I. Records Access 

¶ 8 Walker challenges the district court's denial of its request to access the Association's members' email addresses and phone numbers, arguing that the court erred in interpreting and applying the Act.  Specifically, Walker argues the list constituted "any record of the Association" that Walker had a "proper purpose" to inspect and copy under the Act.[2]  "The proper interpretation and application of a statute is a question of law which we review for correctness, affording no deference to the district court's legal conclusion."  Gutierrez v. Medley, 972 P.2d 913, 914-15 (Utah 1998).  Because we conclude that the Act only requires the Association to produce a list of its members' names and addresses, we need not decide whether Walker had a proper purpose for demanding access to the email addresses and phone numbers of the Association's members.

¶ 9 The Utah Revised Nonprofit Corporation Act requires nonprofit corporations to maintain various records related to their operations. 678*678  Utah Code Ann. § 16-6a-1601 (LexisNexis 2013).  It also allows members of a nonprofit corporation to inspect and copy the records of the nonprofit corporation, provided that certain conditions are met. Id. § 16-6a-1602; see also id. § 16-6a-710(2) (providing voting members the right to request a member list).  A member has the right to inspect and copy some records kept in the nonprofit corporation's principal office upon a written demand.  Id. § 16-6a-1602(1); see also id. § 16-6a-1601(5).  In addition, a member may inspect and copy "any of the other records" as long as a written demand is made "in good faith" and "for a proper purpose."  Id. § 16-6a-1602(2).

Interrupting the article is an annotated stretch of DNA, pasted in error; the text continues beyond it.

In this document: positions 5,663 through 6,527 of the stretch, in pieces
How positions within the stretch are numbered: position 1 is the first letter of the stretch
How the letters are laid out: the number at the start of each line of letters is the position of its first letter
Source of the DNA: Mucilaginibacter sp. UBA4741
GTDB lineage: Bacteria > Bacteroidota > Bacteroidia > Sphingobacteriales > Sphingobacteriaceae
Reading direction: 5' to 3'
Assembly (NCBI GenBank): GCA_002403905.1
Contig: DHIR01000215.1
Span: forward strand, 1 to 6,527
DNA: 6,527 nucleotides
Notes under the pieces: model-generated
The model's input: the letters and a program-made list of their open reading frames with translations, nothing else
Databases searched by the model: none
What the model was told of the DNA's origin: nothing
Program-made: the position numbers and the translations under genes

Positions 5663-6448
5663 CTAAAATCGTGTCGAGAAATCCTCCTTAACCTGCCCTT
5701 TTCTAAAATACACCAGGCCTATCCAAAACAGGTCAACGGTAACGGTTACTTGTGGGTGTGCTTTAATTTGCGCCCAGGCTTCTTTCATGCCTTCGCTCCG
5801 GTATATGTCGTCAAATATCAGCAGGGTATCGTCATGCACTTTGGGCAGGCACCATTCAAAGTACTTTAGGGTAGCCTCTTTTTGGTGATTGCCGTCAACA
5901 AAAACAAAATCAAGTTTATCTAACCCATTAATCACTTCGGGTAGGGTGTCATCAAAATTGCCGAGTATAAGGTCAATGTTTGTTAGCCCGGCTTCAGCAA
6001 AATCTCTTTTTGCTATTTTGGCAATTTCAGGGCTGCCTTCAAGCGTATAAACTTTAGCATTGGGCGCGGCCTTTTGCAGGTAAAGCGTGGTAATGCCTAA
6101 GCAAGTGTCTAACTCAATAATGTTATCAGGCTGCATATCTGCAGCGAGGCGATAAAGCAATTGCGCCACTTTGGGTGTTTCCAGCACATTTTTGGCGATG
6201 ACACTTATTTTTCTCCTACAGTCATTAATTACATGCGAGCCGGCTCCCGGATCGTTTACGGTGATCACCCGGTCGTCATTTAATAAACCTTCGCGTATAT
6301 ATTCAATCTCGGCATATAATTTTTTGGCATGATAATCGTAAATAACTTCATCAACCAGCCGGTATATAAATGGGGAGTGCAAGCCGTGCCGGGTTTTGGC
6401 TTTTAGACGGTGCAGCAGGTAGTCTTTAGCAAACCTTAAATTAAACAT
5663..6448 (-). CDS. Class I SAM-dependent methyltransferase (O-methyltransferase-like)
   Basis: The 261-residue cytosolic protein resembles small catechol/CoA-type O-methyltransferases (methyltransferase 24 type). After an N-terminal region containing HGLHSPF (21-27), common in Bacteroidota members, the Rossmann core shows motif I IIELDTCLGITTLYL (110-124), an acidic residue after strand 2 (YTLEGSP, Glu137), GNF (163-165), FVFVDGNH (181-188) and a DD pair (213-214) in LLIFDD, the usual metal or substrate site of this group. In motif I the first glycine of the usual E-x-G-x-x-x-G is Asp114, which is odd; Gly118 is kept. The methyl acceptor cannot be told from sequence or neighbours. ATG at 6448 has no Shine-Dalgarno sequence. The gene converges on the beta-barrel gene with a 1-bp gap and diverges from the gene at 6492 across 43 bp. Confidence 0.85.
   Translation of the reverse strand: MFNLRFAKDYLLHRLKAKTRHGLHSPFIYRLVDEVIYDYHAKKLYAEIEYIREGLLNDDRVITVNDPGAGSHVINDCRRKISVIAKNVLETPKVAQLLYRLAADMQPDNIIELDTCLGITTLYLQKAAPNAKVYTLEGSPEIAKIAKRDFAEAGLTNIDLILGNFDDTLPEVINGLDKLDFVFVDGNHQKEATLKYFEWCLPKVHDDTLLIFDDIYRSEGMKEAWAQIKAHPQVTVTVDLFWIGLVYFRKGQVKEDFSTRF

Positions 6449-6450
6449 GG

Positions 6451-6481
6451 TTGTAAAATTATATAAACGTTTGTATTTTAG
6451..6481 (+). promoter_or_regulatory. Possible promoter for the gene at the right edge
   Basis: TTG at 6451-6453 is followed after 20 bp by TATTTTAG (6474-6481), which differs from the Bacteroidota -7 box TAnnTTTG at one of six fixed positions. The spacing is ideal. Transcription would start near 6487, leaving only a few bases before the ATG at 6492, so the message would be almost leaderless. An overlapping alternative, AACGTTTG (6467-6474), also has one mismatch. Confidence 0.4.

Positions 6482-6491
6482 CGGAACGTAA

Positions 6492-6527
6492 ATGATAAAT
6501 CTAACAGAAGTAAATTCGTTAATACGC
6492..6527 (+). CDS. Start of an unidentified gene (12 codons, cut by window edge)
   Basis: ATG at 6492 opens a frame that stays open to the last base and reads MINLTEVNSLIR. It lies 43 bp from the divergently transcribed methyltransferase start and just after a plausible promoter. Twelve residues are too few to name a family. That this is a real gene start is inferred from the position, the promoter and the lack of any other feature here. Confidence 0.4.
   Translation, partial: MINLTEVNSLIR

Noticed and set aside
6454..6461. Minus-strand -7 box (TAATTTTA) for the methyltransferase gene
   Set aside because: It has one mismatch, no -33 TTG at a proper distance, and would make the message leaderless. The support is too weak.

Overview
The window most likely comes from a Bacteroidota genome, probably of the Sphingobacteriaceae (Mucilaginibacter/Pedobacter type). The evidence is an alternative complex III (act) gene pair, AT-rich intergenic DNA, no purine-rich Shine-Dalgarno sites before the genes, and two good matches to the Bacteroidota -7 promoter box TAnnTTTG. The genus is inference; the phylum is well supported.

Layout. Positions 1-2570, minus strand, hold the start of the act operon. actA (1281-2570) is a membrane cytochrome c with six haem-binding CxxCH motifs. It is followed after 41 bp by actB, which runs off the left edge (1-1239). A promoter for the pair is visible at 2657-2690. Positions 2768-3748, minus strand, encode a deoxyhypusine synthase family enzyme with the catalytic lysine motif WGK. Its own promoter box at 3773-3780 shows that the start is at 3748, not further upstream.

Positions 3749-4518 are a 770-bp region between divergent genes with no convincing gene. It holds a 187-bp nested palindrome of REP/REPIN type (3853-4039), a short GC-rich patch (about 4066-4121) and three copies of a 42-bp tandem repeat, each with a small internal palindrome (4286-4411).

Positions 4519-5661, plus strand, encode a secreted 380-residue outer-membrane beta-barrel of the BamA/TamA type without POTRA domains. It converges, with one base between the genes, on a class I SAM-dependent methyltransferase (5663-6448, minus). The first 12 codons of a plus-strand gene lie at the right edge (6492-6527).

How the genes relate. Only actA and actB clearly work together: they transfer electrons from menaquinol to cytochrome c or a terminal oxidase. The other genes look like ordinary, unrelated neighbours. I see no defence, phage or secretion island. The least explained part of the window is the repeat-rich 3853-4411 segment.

¶ 10 The Act specifically sets forth the scope of a member's right to inspect a non-profit corporation's records of its members. Id. § 16-6a-1603(4).  To fulfill a member's request to inspect the nonprofit corporation's records regarding its members, the nonprofit corporation may "furnish[] to the ... member a list of directors or members that ... complies with Subsection 16-6a-1601(3)," id., which requires a nonprofit corporation to "maintain a record of its members in a form that permits preparation of a list of the name and address of all members," id. § 16-6a-1601(3).  Thus, a nonprofit corporation may satisfy a member's demand to access the nonprofit corporation's records of its members under section 16-6a-1603(4) by furnishing "a list of the name[s] and address[es] of all [its] members."  See id. §§ 16-6a-1601(3), -1603(4).

¶ 11 Here, we